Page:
Conservative Values & Budgets

CPC2006-LG-083At the moment, there seem to be a media storm in Westminster with Serious Allegations being diminished by silly ones.  Yet the business of government rolls on with important negotiation on Brexit and more immediately the Chancellors budget.

It’s also an important budget time for Councils as we debate and negotiate our way to our Budget proposals.  Here in Suffolk we do not indulge the grand unveiling in January before a Full Council debate in February for its implementation in May, we take a more inclusive approach and are about to publish our draft for public and Councillor scrutiny.  Last week I alongside the Leader of Kent CC, Paul Carter and Philip Atkins the Leader of Staffordshire CC, being the Chairman and vice-Chairman of the County Council Network sat down with the Secretary of State for Local Government, Sajid Javid MP to discuss the issues with funding we are as County Councils are facing and some of the things we would welcome in the Budget or if not, then in the Local Government Financial Settlement which follows between the Chancellor’s speech and Christmas.  Last Friday as a Conservative group we had our final presentation on the draft budget for 2018/19 before its draft publication.

A budget is one of the key pieces of work as a Councillor you undertake and it should reflect your values and polices.  In May 2017, we set out a very clear set of policies which we have translated into corporate priorities.  We won a massive majority pinning Labour back to but a handful of seats in Ipswich, one in Sudbury and one in Lowestoft but everywhere else soundly rejected as was their spend, spend, spend set of pledges in their campaign.  So, the course is set, steady as she goes, find new ways to do things and protect Front line services for the most vulnerable in our communities.

But its more than that, it has to be about our Conservative values.  Labour often take a very high-handed stance that as Socialists they are the ones with principles and indeed they are, one of them being that they always manage to run out of other people’s money, which helps and protects no one.  Eventually at a local Council or Government level the Conservatives’ then have to sort that out.  But as Conservatives we do have principle about fairness, incentives to get on in life, low taxes and a small state and finally last but not least a hand up, not a hand out.

At times, Conservative Principles seem more difficult to express than socialist dogma.  So as a part of our budget setting process as a Conservative group in administration on SCC we had the first of a series of sessions from one of the brightest thinker I know in Conservative Local Government.  Christina Dykes has spent the past 9 years leading the LGA Flagship political training programme the Next Generation.  Whereas most of the LGA Councillor work is cross-party, the Next Generation programme has been entirely different in that each political party run their own elements of it and each year she has been able to work with about 20 Councillors the next generation of Cabinet members and Leaders, on a year-long journey about being Conservative leaders in Local Government. (the above picture is Christina’s Next Gen 1 cohort at the launch of the programme at the BIC in Bournemouth in 2008, when the party conferences were at the seaside (that’s me on the second right, just behind Sir Eric Pickles in case you did not recognise me after 9 years in Local Government!)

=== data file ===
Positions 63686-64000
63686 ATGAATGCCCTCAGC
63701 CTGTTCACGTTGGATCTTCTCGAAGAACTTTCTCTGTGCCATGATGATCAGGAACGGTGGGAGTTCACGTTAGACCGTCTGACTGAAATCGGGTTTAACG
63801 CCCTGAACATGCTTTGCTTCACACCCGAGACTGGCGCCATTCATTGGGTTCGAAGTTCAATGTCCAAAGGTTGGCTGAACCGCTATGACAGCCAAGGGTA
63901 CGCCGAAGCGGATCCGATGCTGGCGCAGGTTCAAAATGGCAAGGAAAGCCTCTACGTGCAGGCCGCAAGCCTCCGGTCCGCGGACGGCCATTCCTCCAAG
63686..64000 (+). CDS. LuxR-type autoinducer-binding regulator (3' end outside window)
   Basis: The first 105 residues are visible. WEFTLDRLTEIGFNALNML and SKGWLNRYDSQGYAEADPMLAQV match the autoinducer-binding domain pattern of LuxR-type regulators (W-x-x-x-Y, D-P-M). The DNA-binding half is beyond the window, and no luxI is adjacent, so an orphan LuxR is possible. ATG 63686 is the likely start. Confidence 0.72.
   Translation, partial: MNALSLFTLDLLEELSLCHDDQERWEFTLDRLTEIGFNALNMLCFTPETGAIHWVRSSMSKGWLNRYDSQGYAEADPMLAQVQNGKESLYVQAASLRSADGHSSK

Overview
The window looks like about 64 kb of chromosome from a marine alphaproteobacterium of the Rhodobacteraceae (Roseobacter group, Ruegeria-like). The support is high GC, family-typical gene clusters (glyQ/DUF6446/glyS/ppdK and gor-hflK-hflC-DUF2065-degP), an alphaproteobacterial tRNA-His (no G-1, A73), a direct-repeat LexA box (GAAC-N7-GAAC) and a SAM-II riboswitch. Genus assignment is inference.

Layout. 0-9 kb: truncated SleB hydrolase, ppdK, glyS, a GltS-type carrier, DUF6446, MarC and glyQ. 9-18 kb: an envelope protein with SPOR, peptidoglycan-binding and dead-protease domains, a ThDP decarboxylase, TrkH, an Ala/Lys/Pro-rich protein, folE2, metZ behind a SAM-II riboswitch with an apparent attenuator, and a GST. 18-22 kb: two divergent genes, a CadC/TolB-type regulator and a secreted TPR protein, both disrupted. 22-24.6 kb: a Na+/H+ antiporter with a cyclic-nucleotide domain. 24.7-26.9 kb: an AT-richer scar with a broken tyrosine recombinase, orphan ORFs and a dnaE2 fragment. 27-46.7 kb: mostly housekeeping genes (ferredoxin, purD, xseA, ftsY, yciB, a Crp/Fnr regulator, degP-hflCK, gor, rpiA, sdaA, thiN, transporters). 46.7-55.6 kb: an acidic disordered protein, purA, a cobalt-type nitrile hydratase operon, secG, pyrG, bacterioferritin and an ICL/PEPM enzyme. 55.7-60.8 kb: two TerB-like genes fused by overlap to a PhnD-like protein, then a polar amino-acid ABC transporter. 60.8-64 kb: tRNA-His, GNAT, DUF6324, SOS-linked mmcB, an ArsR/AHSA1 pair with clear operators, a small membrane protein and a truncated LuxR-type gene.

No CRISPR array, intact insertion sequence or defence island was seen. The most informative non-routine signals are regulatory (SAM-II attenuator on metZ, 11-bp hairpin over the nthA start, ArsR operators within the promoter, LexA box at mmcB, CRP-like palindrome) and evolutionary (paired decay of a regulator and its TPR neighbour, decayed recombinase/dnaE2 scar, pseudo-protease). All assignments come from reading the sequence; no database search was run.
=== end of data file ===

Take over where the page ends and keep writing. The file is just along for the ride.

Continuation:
I shall not go into the details of the workshops here but they are built on her years of knowledge of councils and councillors and she challenged the foundations of what we as Conservatives want to achieve in Local Government and then she get us to rebuild our vision so we are clear in our policies and our decision making what is right for our communities and this is reflected in the draft budget we will publish shortly.

My bi-weekly Newspaper column

 

Here is last weeks column I wrote for the EADT & Ipswich Star, enjoy, or least I hope you’ll find it worth a read:

Savings are, unfortunately, part of life working in the public sector.

Every authority is having to do it, including us. There’s no shying away from it. But as we continue to work on forming the budget for next year, there’s a chance to reflect on where we are and how we need to continue to work to deliver the best services for the best value.

Since 2011, we’ve saved £236.2million – no small feat. However, we do still need to save more. By April 2021 we plan to have saved an additional £56million.

These savings will help us prepare for the future. While we’re in a good place, Suffolk will change massively in the next 20 years, therefore we all need to do what we can to ensure the public purse is in the best position to face the challenges predicted.

Life expectancy in Suffolk is higher than the national average already and one in five people are over the age of 65 and by 2037 that is estimated to increase by 50% to one in three.

This is a success story in itself that people are and will be living longer, but Suffolk, its communities and its economy will change – along with the demand on the public sector.